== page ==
Rock and Roll in the Movies Pt. 1: The 50's
- Category: Dr. J's Blog
- Published: Thursday, 11 April 2013 15:01
- Written by Gary Johnson
It’s been 61 years since rock and roll music made its first appearance in a motion picture; but it was almost an accident that it was included in the soundtrack. The song, which was recorded by a Michigan-born artist, caused a sensation when matched with the images in the film, and its box office success spawned a rash of other rock and roll-related movies by filmmakers anxious to capitalize on this latest trend.
At the dawn of rock and roll in the 1950’s, the movie industry in the United States was running scared. Movie attendance was declining. During the post-war years, from 1946 to 1949, weekly theater attendance had topped 90 million. By 1955 that total had fallen to 45 million. The biggest reason for this decline was the development of television. In 1950 there were only 4 million sets in use, but by the end of the decade the figure had grown to 50 million. At one particular point in 1956, televisions were being sold at the rate of 20,000 per day. People were staying home to watch the tube rather than going out to the movies.
The motion picture industry tried to buck the trend with a number of gimmicks including Widescreen, Cinemascope, VistaVision, Smell-O-Vision and 3-D. Although some of these technological gimmicks brought people back into the theaters, they were not the cure-alls that the industry was searching for.
Coming into full bloom in the 1950’s, it would be the rise of the post-war teenage culture that served to turn the tide. During the decade the nation’s youth would enjoy lives with more leisure time and money to spend than any previous generation. A study made during this time proclaimed that fifty-two percent of those who went to theaters once a week or more were between the ages of ten and nineteen. Another saving grace was the rise of drive-in theaters, from a little over a thousand in 1949, to almost five thousand by the end of 1959.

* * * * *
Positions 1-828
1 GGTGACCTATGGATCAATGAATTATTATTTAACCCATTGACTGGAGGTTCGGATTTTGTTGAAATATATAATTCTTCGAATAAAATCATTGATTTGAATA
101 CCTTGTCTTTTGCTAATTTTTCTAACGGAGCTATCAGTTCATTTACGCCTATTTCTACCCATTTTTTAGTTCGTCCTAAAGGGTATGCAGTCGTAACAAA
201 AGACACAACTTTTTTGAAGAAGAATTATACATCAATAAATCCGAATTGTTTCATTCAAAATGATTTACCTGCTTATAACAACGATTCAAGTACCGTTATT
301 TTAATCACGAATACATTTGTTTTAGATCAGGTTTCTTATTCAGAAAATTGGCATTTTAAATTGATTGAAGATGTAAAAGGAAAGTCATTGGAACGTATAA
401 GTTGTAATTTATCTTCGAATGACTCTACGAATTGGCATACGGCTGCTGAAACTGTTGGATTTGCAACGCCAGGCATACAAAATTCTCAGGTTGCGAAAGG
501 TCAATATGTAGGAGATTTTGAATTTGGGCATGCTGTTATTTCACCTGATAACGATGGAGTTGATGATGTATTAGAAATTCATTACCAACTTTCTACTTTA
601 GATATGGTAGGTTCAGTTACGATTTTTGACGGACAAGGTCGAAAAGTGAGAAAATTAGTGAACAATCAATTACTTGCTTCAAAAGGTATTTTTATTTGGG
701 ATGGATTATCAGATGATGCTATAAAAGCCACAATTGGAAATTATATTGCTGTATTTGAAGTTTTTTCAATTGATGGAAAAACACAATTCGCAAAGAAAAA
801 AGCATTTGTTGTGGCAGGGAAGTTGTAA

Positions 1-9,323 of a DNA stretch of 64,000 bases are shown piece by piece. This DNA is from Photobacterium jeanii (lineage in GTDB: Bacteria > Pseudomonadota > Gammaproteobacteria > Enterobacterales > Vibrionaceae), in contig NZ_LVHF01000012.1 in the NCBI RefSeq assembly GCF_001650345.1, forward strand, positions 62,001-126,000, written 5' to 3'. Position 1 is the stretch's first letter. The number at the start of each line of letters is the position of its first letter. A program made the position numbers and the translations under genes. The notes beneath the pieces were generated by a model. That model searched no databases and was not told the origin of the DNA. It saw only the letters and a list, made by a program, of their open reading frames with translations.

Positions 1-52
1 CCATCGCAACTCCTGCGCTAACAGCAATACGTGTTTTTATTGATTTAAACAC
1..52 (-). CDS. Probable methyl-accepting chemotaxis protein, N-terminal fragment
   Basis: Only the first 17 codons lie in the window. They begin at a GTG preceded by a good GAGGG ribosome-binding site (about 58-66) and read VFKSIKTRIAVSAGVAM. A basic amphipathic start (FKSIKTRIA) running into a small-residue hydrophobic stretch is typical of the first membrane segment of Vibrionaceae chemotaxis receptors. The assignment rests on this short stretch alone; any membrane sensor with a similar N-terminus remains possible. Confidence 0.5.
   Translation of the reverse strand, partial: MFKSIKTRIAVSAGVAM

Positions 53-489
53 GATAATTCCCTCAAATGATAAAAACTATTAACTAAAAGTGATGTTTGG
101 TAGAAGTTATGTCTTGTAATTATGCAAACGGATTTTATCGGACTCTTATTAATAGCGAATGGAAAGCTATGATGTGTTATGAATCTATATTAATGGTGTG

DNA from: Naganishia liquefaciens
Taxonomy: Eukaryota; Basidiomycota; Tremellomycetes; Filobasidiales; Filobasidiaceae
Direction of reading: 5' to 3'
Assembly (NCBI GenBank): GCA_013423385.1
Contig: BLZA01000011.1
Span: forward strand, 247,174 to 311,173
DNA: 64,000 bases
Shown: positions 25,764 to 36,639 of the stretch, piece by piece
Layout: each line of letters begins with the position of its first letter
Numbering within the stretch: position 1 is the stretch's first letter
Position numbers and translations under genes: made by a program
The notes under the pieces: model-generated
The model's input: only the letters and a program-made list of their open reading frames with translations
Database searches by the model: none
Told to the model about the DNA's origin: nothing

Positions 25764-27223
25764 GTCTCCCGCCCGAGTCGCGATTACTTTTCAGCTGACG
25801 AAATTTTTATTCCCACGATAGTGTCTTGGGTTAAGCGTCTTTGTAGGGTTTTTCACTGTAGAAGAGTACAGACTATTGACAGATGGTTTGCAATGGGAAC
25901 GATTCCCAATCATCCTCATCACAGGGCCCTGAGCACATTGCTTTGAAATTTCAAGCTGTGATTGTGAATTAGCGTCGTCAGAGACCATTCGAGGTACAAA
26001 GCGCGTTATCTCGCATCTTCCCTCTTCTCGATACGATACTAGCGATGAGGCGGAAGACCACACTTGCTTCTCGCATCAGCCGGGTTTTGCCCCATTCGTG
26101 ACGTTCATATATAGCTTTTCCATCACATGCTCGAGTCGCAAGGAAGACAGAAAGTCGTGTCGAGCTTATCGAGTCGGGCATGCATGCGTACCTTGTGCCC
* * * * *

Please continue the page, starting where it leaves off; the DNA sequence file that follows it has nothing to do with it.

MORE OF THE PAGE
The movie studios looked to lure this new audience, with significant amounts of money to spend each week, to productions that would speak to their interests. Generally termed exploitation movies, the films generally centered on the lives of teenagers, fantasies of teenagers, or trends, fads, or problems of teenagers, and most often included the newest teenage music craze – rock and roll.
It all started with two motion pictures that were patronized by both adults and teenagers, Blackboard Jungle and Rebel Without A Cause. Dealing with the subjects of juvenile delinquency and confused youth, the films were artistic and commercial successes. But more important was the fact that the huge group of the nation’s teenagers were beginning to get serious attention. All of a sudden, not only were teens perceived as an important social force, but advertisers and promoters began to see them as a massive economic power as well.
Blackboard Jungle was the first of these two influential films to be released in March of 1955. Based on the best-selling novel of the same name by Evan Hunter, Glenn Ford starred as a dedicated teacher at an inter-city school where many of its students (including Sidney Poitier in an early role) engage in anti-social behavior. Ford’s character and his wife (portrayed by Anne Francis) are threatened by a young thug at the school, played by Vic Morrow in his movie debut. It was also the first film to feature a rock and roll song.
Although MGM is credited with bringing Hollywood into the rock and roll era with the film, it might not have happened without the record collection of Glenn Ford’s teenaged son. Turner Classic Movies described the influence and the impact of the song supplied by young Peter Ford. “In search of the kind of music teens like the potential delinquents in the film were listening to, director Richard Brooks borrowed a few records from Glenn Ford’s son Peter. When he heard Bill Haley and his Comets perform ‘Rock Around The Clock’, he found the perfect theme song – the first rock song used in a Hollywood feature. Teens flocked to the film, dancing in the aisles as the song played over the opening credits.”